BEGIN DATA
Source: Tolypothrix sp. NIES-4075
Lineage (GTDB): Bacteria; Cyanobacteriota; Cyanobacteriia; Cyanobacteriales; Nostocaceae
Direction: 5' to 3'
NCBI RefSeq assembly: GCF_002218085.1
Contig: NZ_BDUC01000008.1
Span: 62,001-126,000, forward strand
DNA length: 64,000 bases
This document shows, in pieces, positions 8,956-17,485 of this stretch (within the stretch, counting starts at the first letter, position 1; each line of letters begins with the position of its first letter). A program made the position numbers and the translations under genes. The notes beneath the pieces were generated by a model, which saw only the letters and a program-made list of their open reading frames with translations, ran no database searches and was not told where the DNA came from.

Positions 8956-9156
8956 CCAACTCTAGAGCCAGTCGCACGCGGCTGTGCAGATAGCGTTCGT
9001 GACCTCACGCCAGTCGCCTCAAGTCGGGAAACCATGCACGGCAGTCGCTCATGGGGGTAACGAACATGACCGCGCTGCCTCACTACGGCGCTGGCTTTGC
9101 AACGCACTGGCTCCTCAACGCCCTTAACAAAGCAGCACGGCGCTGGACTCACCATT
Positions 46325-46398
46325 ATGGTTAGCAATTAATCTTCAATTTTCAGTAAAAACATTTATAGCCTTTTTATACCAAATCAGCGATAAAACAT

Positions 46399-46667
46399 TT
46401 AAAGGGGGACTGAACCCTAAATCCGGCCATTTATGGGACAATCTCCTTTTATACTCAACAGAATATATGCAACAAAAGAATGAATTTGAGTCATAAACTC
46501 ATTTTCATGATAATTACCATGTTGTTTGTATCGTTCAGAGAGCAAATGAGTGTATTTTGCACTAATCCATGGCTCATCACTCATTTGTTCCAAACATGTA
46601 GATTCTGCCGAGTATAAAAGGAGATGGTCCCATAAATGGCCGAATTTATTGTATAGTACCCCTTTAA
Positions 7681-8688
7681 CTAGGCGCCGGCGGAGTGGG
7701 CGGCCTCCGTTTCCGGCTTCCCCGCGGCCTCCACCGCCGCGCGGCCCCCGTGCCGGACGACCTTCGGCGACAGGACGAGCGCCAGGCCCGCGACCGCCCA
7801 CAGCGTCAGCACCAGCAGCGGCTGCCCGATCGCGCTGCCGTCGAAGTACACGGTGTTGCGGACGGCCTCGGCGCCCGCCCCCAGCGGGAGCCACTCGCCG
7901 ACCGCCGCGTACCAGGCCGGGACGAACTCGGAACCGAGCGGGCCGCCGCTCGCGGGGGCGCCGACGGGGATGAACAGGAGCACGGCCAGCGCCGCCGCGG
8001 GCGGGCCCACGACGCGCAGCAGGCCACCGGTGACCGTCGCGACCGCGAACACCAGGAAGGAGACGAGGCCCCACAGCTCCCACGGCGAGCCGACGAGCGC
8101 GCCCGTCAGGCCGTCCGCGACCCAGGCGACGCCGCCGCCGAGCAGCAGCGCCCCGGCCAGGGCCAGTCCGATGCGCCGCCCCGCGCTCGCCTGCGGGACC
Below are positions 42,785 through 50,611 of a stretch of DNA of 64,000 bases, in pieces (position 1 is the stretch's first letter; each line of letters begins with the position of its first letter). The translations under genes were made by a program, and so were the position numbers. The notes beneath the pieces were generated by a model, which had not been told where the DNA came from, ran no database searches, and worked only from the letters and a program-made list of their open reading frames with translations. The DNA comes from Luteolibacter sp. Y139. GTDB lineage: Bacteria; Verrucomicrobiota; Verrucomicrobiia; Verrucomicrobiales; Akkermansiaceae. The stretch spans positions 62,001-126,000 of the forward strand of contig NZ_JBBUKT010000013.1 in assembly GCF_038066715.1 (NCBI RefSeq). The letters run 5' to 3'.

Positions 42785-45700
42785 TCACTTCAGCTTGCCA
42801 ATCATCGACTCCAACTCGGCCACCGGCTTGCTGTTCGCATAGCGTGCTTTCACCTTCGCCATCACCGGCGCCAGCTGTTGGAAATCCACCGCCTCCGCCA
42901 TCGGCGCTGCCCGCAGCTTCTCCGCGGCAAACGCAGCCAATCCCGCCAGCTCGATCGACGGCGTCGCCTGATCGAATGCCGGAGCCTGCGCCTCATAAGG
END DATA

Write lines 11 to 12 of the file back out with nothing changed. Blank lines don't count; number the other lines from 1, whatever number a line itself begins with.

9001 GACCTCACGCCAGTCGCCTCAAGTCGGGAAACCATGCACGGCAGTCGCTCATGGGGGTAACGAACATGACCGCGCTGCCTCACTACGGCGCTGGCTTTGC
9101 AACGCACTGGCTCCTCAACGCCCTTAACAAAGCAGCACGGCGCTGGACTCACCATT